(For other posts in this series, see here.)
Within mathematics, Euclidean geometry is the prototypical system that demonstrates the power of proof and serves as a model for all axiomatic systems of logic. In such systems, we start with a set of axioms (i.e., basic assumptions) and a set of logical rules, both of which seem to be self-evidently true. By applying the rules of logic to the axioms, we arrive at certain conclusions. i.e., we prove what are called theorems. Using those theorems we can prove yet more theorems, creating a hierarchy of theorems, all ultimately resting on the underlying axioms and the rules of logic. Do these theorems correspond to true statements? Yes, but only if the axioms with which we started out are true and the rules of logic that we used are valid. Those two necessary conditions have to be established independently.
So how does one do that? While we may all be able to agree on the validity of the rules of logic if they are transparent, simple, and straightforward (though there are subtle pitfalls even there) establishing the truth of the axioms is not always easy because things that seem to be obviously true may turn out to be not so.
Furthermore, even assuming for the moment that one knows that the axioms are true and the rules of logic are valid, there are still problems. For example, how can we know that all the theorems that we can prove correspond exactly to all the true statements that exist? Is it possible that there could be true statements that can never be reached however much we may grow the tree of theorems? This is known as the problem of completeness.
There is also another problem known as the problem of consistency. Since the process of proving theorems is open-ended in that there is no limit to how many we can potentially prove, how can we be sure that if keep going and prove more and more theorems we won’t eventually prove a new theorem that directly contradicts one that we proved earlier, thus resulting in the absurdity that a statement and its negation have both been proven?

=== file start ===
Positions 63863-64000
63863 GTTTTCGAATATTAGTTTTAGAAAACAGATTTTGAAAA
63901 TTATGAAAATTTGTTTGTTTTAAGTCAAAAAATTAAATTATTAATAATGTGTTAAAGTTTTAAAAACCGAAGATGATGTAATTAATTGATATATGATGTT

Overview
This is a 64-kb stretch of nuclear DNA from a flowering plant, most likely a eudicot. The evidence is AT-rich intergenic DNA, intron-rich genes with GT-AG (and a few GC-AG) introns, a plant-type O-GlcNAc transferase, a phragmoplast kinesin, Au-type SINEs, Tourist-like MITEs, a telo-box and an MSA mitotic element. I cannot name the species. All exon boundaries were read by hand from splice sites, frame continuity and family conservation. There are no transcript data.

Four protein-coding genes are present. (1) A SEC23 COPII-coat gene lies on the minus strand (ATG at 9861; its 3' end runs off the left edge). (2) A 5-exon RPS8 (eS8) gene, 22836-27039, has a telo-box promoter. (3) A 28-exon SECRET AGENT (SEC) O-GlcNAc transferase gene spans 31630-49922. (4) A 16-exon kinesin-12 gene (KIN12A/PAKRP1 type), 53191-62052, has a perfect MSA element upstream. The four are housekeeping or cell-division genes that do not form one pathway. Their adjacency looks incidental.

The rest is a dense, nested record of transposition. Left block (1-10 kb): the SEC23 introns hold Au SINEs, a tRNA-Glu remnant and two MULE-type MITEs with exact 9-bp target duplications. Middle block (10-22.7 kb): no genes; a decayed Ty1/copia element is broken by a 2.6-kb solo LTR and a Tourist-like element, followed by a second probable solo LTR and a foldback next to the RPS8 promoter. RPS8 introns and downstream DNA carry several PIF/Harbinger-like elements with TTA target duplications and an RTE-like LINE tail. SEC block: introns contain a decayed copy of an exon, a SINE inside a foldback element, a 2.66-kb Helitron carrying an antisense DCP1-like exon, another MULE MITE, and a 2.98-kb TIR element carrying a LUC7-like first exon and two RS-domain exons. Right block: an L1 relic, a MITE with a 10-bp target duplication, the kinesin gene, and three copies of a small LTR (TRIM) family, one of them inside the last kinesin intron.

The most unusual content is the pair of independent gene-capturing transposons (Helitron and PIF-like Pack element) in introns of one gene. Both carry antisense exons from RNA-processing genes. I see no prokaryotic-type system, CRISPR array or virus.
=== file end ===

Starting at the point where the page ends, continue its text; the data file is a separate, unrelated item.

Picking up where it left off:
To address this, we rely upon a fundamental principle of logic that ‘truth cannot contradict truth’, and thus we believe that it can never happen that two true statements contradict each other. Thus establishing the truth of the axioms and using valid rules of logic guarantees that the system is consistent, since any theorem that is based on them must be true and thus no two theorems can contradict each other. Conversely, if we ever find that we can prove as theorems both a statement and its negation, then the entire system is inconsistent and this implies that at least one of the axioms must be false or a rule of logic is invalid.
There is usually little doubt about the validity of the rules of logic that are applicable in a mathematical system (if they are simple and transparent enough) and thus a true set of axioms implies a consistent system of theorems and vice versa. Hence we can at least solve the problem of consistency if we can establish the truth of the axioms, though the completeness problem remains open.
(Those who are familiar with these issues will recognize that we are approaching the terrain known as Godel’s theorem. While I will discuss its main results, for those seeking to understand it in more depth I can strongly recommend an excellent little monograph Godel’s Proof by Ernest Nagel and James R. Newman, and the clever and entertaining (but much longer) Godel, Escher, Bach: An Eternal Golden Braid by Douglas R. Hofstadter.)